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[photo, Adam Wexler after feast of steamed crabs, Anne Arundel County, Maryland] Bay Scallops. The bay scallop usually is around 3.5 inches in size, and is available year round. Scallops are commonly pan seared, then sautéed in butter, or breaded and deep fried. The light flavor, and soft texture of the meat makes scallops a natural addition to pastas, salads, and stews.

Blue Crabs. Plentiful from late spring through fall, blue crabs turn red when steamed. When mature, they measure five to seven inches across. Soft-shell crabs are blue crabs that have outgrown and therefore shed their hard outer shell and whose new shells have not yet hardened. Soft-shell crabs generally are available from May through September.

The Maryland Blue Crab is the State Crustacean.

Adam Wexler after feast of steamed crabs, Anne Arundel County, Maryland, June 2003. Photo by Elizabeth W. Newell.

Bluegill. Known for its small size, large numbers, and distinctive gill coloration, the bluegill is most readily available between April and September. Bluegills average approximately six inches, but may reach as large as twelve inches. Because of its size, bluegill is most often pan-fried, but also frequently deep-fried.

Eastern Oyster. A year-round delicacy, oysters may be purchased several ways: live, fresh shucked, frozen, or canned. The Eastern Oyster can grow to around eight inches, although between four and five inches is more common in the Chesapeake Bay. When purchasing live oysters, the shell should be tightly sealed, or close quickly when touched. Due to spawning, texture may vary during the summer months.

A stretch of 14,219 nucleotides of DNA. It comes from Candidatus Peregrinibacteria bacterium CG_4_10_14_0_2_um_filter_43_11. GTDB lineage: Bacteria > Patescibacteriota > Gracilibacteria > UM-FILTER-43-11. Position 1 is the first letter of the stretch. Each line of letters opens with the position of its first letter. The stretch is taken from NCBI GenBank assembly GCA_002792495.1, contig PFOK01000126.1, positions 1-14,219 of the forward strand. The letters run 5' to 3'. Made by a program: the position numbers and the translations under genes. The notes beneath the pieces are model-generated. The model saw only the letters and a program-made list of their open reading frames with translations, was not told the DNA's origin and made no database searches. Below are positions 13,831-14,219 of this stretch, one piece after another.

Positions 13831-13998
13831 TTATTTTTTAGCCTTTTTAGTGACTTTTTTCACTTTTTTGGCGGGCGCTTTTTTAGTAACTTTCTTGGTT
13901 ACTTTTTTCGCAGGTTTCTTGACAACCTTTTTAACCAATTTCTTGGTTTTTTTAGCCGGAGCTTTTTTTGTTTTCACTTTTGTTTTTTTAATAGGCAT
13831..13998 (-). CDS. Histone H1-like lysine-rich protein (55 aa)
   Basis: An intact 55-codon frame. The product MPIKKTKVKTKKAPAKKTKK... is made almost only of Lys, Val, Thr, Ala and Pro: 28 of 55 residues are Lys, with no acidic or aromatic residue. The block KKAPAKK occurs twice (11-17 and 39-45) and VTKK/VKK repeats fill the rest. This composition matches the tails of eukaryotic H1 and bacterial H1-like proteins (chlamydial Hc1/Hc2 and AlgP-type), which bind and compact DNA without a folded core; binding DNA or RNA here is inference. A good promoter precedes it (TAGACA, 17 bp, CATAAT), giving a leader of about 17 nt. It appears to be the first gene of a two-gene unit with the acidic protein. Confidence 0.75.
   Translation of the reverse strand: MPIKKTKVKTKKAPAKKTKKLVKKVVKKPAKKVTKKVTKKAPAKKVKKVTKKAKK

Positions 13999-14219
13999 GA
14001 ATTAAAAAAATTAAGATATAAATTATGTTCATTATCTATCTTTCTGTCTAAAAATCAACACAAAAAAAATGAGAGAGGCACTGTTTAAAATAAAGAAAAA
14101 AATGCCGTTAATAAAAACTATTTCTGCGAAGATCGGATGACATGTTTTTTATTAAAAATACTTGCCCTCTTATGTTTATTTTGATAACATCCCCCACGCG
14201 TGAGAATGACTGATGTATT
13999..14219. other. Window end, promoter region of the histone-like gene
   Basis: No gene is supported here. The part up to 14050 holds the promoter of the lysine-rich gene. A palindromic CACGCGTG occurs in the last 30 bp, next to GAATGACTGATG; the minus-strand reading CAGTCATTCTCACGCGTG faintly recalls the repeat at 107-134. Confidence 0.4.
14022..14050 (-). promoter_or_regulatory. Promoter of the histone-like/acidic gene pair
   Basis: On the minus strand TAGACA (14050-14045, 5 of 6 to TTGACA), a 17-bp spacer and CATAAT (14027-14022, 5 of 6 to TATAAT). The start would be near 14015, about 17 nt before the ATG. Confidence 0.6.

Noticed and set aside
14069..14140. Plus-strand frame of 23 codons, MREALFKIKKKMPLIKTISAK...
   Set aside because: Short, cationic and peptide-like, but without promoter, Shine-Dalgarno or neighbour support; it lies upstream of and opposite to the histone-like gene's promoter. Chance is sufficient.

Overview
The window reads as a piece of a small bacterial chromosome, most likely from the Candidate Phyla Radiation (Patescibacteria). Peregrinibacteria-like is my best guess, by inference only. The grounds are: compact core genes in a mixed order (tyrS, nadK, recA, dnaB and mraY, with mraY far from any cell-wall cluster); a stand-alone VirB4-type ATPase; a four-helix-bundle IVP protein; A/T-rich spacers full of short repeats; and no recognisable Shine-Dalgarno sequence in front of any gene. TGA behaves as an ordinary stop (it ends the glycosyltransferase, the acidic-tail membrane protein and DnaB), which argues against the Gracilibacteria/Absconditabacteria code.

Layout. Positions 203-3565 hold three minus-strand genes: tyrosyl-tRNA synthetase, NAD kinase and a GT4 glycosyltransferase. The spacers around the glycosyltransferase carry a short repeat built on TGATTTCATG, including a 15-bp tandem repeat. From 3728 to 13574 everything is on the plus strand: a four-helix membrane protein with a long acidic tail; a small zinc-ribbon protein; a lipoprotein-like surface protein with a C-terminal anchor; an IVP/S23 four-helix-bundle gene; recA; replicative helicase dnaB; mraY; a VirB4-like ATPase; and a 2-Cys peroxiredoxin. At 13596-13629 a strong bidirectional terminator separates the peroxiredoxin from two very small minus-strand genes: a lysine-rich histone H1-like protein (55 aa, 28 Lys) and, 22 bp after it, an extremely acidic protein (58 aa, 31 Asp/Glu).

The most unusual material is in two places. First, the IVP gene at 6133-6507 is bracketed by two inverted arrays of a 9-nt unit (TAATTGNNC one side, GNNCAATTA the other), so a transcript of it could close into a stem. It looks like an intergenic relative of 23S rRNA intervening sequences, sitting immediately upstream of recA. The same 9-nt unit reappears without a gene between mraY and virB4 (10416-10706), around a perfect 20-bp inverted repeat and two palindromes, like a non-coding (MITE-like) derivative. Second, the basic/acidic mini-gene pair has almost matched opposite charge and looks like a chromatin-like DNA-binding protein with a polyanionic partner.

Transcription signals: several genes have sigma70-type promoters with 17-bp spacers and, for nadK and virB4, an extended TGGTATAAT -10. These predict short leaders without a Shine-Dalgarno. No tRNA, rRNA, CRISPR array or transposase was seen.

Rockfish. Also known as striped bass, rockfish may be caught year round, although peak seasons occur in spring and fall. Rockfish are very versatile when served, and may be baked, broiled, or grilled. Considered a delicacy due to its firm texture and mild, sweet flavor, the rockfish also is farm raised in Maryland.

The Rockfish is the State Fish.

Soft-Shell Clam. Soft-shell clams are available year round, and are distinguished by brittle shells and long siphons. Also known as steamers, these clams ingest sand, and should be “purged” prior to cooking. To store them, clams should be refrigerated in a ventilated container to prevent spoiling.

[photo, Street cafe at lunchtime, West Pratt St., Baltimore, Maryland]


  • Bluefish
  • Catfish
  • Clams
  • Crabs
  • Finfish
  • Oysters
  • Seafood
  • Striped Bass & Perch
  • Street cafe at lunchtime, West Pratt St., Baltimore, Maryland, December 2001. Photo by Diane F. Evartt.

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     Maryland Manual On-Line, 2009

    July 1, 2009   
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